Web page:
The detection of Naxal activities in towns such as Surat, in Gujarat, clearly indicates that the Naxals are attempting to penetrate the urban-based working-class movement in the country. Besides, there have been reports of the detection of Naxal activities in Haryana –– in Jhind, Kurukshetra, Panipat, Sonepat, etc. A closer look at these areas reveals that these are industrial hubs. In Delhi, the Naxals have reportedly infiltrated the Delhi Safai Karmachari Sanghatan. In fact, according to a media report quoting unnamed intelligence officials, “The rebels, the sources add, have plans to strike in the industrial belts of Bhilai-Ranchi-Dhanbad-Calcutta and Mumbai-Pune-Surat-Ahmedabad to take their battle into the heart of India.”
Some instances of Naxal violence adversely affecting trade and economy are – damaging road construction machinery, shutting down and destroying bank branches, damaging railway lines, highways and telecom towers, thereby inhibiting communication and transport, and destruction of the pipeline for transporting iron ore slurry in Chhattisgarh. According to reports, “power and steel industry projects in Chhattisgarh with investments of the order of rupees one hundred and thirty billion were stagnated due to Naxalite disturbances.” All in all, it’s a very grim economic condition which affects all sectors of industry and all class of people. Micro-economic effects include lower tourist inflows, lower regional tourism market share, reduced usage of public transport, reduced long-term investments in agriculture and other potential sectors, reduced enrolment in schools, lower job availability and lack of substantial opportunities.
The urban movement has attracted students towards the Naxal fold in various parts of the country. In the 1980s, hordes of students from Kakatiya University and Regional Engineering College (now National Institute of Technology), Warangal, and Osmania University, Hyderabad, joined the then Progressive War cadres. Besides, according to one media report, “…security agencies believe that the front organizations have started vigorous movement in the education sector, to rope in students from several reputed colleges for their cause… [they] warned the [Nagpur] city police about these student-oriented revolutionary organizations. People working under banners with hints of revolution, like ‘sangharsh’ and ‘kranti’ are under the scanner”.
Following the arrest of Himadri Sen Roy, a very senior Naxal leader, and Somen alias Sumanand, West Bengal State Committee Secretary, near Kolkata, police claimed that, “the CPI (Naxal) has initiated a drive to spread its network in the city (Kolkata) and its outskirts and the outfit has brought some youths and students from premier educational institutions like Presidency College under its fold in the last two years.”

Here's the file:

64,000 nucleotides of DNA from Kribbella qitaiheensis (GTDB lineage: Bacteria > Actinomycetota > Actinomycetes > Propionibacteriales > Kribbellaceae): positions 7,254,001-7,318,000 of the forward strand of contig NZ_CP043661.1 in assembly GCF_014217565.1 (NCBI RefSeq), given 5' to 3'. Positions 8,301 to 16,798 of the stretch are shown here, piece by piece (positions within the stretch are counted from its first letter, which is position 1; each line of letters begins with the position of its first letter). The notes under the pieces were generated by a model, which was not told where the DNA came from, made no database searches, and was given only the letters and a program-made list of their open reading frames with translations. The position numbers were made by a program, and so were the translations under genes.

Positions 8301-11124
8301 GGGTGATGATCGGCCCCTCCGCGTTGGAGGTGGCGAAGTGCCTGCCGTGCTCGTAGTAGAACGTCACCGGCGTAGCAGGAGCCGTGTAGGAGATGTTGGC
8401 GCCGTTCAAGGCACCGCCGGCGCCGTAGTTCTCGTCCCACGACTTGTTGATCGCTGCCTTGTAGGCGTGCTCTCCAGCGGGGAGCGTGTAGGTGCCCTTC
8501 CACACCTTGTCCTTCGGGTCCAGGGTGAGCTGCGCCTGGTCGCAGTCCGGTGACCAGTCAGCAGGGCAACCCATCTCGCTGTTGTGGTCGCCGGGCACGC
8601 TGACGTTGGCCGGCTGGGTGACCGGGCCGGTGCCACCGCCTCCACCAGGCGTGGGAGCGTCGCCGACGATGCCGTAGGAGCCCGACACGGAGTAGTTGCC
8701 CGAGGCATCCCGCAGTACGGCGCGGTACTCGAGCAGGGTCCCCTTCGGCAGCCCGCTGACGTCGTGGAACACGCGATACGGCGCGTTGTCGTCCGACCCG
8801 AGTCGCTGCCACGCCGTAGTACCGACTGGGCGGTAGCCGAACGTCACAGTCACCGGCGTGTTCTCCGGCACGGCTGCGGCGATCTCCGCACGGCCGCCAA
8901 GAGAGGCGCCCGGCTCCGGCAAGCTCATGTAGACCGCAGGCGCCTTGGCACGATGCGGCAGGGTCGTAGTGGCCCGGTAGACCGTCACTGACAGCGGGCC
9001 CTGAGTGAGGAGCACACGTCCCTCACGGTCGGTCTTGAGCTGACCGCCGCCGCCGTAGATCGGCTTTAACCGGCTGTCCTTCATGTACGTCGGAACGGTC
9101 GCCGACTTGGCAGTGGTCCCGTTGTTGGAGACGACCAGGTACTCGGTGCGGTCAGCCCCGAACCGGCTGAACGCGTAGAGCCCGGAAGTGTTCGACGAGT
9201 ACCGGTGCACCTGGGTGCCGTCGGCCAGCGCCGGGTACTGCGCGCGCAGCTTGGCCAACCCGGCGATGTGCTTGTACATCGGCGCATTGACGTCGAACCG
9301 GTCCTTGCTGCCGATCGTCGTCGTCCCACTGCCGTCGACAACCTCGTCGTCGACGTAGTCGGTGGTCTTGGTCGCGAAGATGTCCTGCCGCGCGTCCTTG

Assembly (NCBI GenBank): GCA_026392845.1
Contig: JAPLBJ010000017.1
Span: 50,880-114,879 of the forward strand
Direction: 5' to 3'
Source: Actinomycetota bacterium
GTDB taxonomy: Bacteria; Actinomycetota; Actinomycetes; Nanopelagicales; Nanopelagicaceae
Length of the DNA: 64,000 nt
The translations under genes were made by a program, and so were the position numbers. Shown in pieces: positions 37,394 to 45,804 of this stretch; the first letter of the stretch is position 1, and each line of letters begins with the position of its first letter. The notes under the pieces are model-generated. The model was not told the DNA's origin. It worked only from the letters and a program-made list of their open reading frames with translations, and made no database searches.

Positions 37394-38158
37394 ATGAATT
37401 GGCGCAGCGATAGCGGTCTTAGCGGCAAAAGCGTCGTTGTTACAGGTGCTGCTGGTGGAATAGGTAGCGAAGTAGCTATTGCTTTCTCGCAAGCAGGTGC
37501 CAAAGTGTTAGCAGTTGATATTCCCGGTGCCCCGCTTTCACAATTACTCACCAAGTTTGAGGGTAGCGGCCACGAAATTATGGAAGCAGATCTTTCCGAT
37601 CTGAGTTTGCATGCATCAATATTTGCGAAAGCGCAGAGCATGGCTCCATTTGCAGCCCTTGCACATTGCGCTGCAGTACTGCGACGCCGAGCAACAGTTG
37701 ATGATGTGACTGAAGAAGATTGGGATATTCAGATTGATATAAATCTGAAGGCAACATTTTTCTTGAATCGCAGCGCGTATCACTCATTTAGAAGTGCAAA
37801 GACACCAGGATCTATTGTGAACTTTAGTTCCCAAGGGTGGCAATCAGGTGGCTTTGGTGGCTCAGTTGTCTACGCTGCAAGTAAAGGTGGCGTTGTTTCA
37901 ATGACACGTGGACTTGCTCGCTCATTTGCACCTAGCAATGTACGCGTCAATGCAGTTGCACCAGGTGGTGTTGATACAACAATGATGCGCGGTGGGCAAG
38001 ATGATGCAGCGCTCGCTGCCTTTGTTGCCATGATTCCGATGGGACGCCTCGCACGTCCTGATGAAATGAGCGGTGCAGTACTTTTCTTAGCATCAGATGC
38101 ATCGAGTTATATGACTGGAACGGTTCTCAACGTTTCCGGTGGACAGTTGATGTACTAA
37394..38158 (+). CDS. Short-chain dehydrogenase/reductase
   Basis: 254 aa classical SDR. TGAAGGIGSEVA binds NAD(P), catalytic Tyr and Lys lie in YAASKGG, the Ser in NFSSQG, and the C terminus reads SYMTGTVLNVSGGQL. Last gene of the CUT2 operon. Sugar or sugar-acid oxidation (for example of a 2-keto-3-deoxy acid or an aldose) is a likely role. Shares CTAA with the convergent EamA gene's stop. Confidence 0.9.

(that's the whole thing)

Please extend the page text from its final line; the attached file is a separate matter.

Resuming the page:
In Bengaluru, too, Naxal activities in colleges have been noticed. According to a media report, the police suspected that a group known as the Karnataka Communal Harmony Group (KCHG), a congregation of intellectuals and activists, is a Naxal front. Apparently, top police officials visited the famous Jesuit college – St Joseph’s – to investigate the involvement of students with the KCHG and the Naxals. In fact, in Karnataka, it was the urban movement that was stronger than the rural movement. Jawaharlal University, Hyderabad Central University, TISS, Allahabad University, IIT Madras and Jadavpur University are the citadels of urban Naxalism.
Moreover, if and when the urban movement catches on, the state will have to deal with industrial unrest and urban terrorism. Urbanisation itself has some faultiness and the Naxals could well exploit this to their advantage. Also, the stronger the movement becomes in the urban areas, the more it is likely to contribute to the agrarian revolution – in terms of providing leaders and men and material to the people’s war.
If the government of the day fails to come up with a counter strategy to arrest Naxalism immediately, it may, as planned, result in a bloody civil war.
(Vivek Agnihotri, the author, is an award-winning film-maker, writer and public speaker. He tweets at @vivekagnihotri. The article was first published on Swarajya.)